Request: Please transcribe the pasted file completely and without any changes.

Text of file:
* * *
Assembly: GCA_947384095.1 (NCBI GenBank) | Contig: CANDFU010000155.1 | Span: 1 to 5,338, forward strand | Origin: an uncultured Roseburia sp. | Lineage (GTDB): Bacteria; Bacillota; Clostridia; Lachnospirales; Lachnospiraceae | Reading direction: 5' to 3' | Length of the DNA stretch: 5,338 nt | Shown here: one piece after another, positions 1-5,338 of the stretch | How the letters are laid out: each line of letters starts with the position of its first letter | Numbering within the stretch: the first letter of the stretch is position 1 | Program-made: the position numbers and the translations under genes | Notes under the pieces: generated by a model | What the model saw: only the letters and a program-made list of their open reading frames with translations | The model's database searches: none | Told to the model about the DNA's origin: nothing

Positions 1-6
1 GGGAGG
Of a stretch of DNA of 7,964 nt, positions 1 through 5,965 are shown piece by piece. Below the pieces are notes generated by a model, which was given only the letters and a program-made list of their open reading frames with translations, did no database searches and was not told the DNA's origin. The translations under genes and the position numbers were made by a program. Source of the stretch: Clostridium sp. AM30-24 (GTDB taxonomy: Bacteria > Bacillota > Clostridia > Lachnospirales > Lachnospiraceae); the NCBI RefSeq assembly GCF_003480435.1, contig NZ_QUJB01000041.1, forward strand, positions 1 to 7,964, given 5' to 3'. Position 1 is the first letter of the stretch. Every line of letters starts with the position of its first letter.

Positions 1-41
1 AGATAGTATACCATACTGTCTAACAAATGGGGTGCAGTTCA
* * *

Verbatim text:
Assembly: GCA_947384095.1 (NCBI GenBank) | Contig: CANDFU010000155.1 | Span: 1 to 5,338, forward strand | Origin: an uncultured Roseburia sp. | Lineage (GTDB): Bacteria; Bacillota; Clostridia; Lachnospirales; Lachnospiraceae | Reading direction: 5' to 3' | Length of the DNA stretch: 5,338 nt | Shown here: one piece after another, positions 1-5,338 of the stretch | How the letters are laid out: each line of letters starts with the position of its first letter | Numbering within the stretch: the first letter of the stretch is position 1 | Program-made: the position numbers and the translations under genes | Notes under the pieces: generated by a model | What the model saw: only the letters and a program-made list of their open reading frames with translations | The model's database searches: none | Told to the model about the DNA's origin: nothing

Positions 1-6
1 GGGAGG
Of a stretch of DNA of 7,964 nt, positions 1 through 5,965 are shown piece by piece. Below the pieces are notes generated by a model, which was given only the letters and a program-made list of their open reading frames with translations, did no database searches and was not told the DNA's origin. The translations under genes and the position numbers were made by a program. Source of the stretch: Clostridium sp. AM30-24 (GTDB taxonomy: Bacteria > Bacillota > Clostridia > Lachnospirales > Lachnospiraceae); the NCBI RefSeq assembly GCF_003480435.1, contig NZ_QUJB01000041.1, forward strand, positions 1 to 7,964, given 5' to 3'. Position 1 is the first letter of the stretch. Every line of letters starts with the position of its first letter.

Positions 1-41
1 AGATAGTATACCATACTGTCTAACAAATGGGGTGCAGTTCA